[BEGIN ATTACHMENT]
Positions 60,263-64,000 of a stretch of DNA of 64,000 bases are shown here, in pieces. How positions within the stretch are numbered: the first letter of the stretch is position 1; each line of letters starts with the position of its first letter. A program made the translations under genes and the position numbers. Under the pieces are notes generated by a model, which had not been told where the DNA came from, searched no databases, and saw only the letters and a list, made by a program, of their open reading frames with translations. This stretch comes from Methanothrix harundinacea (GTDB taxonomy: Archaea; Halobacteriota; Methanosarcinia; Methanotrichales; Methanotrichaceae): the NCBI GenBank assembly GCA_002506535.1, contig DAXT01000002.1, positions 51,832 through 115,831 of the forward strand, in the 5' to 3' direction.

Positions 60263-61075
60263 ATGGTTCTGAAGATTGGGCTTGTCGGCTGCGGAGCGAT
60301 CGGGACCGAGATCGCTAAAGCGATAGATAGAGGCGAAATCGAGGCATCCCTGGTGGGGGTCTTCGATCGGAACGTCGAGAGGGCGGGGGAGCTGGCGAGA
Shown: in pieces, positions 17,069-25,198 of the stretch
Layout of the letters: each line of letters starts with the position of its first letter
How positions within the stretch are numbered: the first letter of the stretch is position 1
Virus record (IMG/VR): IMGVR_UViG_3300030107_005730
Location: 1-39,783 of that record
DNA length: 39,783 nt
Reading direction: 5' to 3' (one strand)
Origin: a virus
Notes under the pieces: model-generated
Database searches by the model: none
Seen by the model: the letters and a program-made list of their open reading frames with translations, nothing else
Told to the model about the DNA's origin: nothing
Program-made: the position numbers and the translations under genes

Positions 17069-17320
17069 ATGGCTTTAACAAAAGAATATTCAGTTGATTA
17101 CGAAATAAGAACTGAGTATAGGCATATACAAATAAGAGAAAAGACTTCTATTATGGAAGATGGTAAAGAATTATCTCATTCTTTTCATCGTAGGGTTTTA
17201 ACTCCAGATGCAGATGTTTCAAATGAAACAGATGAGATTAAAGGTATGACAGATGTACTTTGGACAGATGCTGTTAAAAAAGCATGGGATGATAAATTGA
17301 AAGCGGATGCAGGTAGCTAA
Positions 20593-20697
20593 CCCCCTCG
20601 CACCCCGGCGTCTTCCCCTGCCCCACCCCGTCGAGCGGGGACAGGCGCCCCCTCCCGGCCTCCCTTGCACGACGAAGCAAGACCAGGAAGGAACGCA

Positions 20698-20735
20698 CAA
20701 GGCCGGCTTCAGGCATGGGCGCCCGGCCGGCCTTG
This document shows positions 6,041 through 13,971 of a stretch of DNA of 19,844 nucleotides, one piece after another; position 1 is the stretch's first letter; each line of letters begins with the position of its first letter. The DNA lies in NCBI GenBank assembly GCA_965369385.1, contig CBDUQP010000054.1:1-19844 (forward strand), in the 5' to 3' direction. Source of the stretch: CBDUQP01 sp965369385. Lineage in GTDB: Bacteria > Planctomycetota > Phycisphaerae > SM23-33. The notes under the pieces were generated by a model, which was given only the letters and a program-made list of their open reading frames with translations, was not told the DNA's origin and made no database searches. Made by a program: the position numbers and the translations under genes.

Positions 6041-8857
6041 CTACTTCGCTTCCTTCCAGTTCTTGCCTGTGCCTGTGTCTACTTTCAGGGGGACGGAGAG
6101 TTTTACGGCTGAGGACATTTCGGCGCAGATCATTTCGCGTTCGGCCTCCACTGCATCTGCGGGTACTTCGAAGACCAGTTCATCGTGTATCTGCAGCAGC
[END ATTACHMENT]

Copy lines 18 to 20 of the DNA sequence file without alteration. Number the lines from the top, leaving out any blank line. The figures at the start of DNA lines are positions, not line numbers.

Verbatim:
Positions 17069-17320
17069 ATGGCTTTAACAAAAGAATATTCAGTTGATTA
17101 CGAAATAAGAACTGAGTATAGGCATATACAAATAAGAGAAAAGACTTCTATTATGGAAGATGGTAAAGAATTATCTCATTCTTTTCATCGTAGGGTTTTA